She shouldn’t be like this, she explained. Anger ridged her quiet voice. She was supposed to make cookies with her smallest granddaughter. The girl was four. What would she remember? This being lifted to the toilet, this fragility, it did not suit her. She was a mother and a grandmother. She stirred thick dough and weeded and bound her family together. Except that now, she did not. I had focused on her vital signs. I was missing her suffering. I sat and held her papery hand and told her that none of this was her fault. 

The next day, Eleanor was stable enough to return home. Busy with other patients, I sped by her room for a quick hug, taking in the sharp ridge of her shoulder against my chest.

Two months later, she returned. At home, she was in bed all the time. Her neurologist had actually sent two hospice nurses to the house a few weeks before. They set up an array of syringes and tablets in the dining room. Bill sent them away again after only two days. He didn’t like how they did things. Those nurses had brought morphine. They had started to teach Bill to administer it. That had scared them both. “We don’t believe in morphine,” Bill told me. Eleanor, watery-eyed behind her oxygen mask, nodded agreement. She pointed to a spiral-bound notebook and I handed it to her. In shaky letters, all capital, she wrote, “I WANT CONTROL.” 

It’s not often that patients tell me that they “don’t believe” in a medication, but morphine can spark intense reactions. I fell silent, trying to resolve what it was they did not believe in. Eleanor’s thin legs barely rippled the hospital blankets. Breathing itself was work. Both she and Bill knew she was dying. What did “control” mean for her now? 

The pharmacology of morphine is complex. It is an essential medicine at the end of life. It relieves pain, and, because there are opiate receptors in the lungs, also soothes the drowning feeling that comes with end-stage respiratory illness. I remembered Eleanor choking on that thread of water. If she felt that again, morphine would help. But it is an imprecise drug. It causes sedation as it relieves physical suffering. Was this the loss of control she feared? It can also cause euphoria, restlessness, hallucinations, and, at high doses, death. My training taught me to show it due respect: start with low doses, lower still for someone frail, then assess for effect.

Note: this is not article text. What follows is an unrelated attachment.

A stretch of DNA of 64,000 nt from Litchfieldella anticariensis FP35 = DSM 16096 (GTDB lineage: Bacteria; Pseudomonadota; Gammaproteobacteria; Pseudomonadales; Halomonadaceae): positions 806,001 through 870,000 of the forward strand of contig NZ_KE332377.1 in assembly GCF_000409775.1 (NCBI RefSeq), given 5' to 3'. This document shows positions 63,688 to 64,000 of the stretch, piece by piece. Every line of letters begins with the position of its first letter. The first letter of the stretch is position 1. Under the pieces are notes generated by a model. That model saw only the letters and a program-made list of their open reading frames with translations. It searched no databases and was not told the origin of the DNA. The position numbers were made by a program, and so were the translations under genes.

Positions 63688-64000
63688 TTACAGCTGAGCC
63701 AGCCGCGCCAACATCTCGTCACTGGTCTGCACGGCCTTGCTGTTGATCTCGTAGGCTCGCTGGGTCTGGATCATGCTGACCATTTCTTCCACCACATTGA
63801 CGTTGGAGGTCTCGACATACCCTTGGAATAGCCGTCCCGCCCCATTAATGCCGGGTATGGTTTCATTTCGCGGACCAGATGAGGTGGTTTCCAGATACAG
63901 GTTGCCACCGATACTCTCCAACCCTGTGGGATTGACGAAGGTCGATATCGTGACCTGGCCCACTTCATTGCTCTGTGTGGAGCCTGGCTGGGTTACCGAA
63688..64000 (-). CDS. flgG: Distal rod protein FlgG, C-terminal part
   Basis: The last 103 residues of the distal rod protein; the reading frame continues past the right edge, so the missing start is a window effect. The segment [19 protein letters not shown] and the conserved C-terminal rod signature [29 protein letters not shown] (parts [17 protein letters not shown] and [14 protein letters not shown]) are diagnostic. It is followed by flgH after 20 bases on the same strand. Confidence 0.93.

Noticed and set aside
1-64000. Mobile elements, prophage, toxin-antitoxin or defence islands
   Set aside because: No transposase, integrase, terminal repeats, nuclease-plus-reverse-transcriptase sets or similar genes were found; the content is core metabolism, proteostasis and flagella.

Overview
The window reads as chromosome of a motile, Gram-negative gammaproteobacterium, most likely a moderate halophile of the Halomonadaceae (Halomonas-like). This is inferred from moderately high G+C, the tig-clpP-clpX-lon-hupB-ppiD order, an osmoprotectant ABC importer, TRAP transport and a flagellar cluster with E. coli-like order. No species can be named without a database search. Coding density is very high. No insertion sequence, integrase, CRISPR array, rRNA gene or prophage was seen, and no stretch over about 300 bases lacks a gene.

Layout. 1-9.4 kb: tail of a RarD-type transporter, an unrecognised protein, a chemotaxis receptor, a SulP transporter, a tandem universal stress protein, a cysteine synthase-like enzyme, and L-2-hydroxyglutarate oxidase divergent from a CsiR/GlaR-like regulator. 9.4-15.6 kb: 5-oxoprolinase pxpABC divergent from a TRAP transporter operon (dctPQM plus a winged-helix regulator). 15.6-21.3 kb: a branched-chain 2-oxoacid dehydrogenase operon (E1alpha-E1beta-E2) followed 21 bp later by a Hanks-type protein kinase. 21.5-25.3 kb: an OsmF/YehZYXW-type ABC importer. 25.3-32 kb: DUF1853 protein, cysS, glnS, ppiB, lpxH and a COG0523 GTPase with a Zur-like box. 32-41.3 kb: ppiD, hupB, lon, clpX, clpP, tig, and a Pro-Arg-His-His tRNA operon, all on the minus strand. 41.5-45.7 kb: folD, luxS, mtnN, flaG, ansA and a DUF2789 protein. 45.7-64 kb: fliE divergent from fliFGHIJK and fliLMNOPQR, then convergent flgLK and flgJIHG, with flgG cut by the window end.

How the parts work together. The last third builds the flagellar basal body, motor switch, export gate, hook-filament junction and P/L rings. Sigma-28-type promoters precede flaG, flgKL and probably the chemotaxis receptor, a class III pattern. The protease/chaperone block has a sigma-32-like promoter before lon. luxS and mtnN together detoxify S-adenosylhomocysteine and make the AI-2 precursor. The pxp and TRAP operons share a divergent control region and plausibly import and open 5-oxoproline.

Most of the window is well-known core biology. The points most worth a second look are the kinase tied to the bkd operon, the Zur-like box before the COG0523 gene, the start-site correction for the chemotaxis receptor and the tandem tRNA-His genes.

Medical ethics teaches that intention matters. If I give a reasonable dose of morphine with the intention to relieve suffering, and I cause an unwanted outcome ­— sedation or agitation, or even death — I am still keeping my oath not to harm. This is the “doctrine of double effect,” derived from the teachings of 13th-century Catholic theologian Thomas Aquinas. It offers a clear enough theory, but it never really sets me at ease. If I give a drug and a bad thing happens, my patients and their families experience that bad thing. I have hurt them, and Aquinas does not offer much comfort. 

To be clear, morphine relieves suffering almost all of the time. Patients usually welcome that relief, but I’ve also spoken with grieving family members who look back on someone’s death from a long, terrible illness, convinced that morphine was the thing that killed her. These conversations play in my mind when I care for a dying patient in the hospital. I am aware of the family’s eyes on my hands, of how my words might replay in their heads, that they will relive my patient’s last moments again and again. In this sense, the family becomes my patient too. 

Eleanor’s words on that notebook page were wildly impossible: she did not have control. They seemed like a request for relief that I was not trained to give, spiritual or existential. Eleanor and Bill had faced her illness by asserting control in the face of the uncontrollable. They voiced acceptance, but they were defiant. All along, they had been letting out rope, in stepwise retreat, giving up the gardening, the cooking, the not needing help. With each retreat, they had established another defensive position, and now she was staked out at just remaining awake. Eleanor’s cardiac monitor alarmed in shrill tones as her heartbeat became briefly irregular, then quieted. I dropped the subject of morphine for the moment. I could not find words to resolve Eleanor’s desire for control with how near she was to death. I didn’t want to push anything on them that they might later look back on as a violation.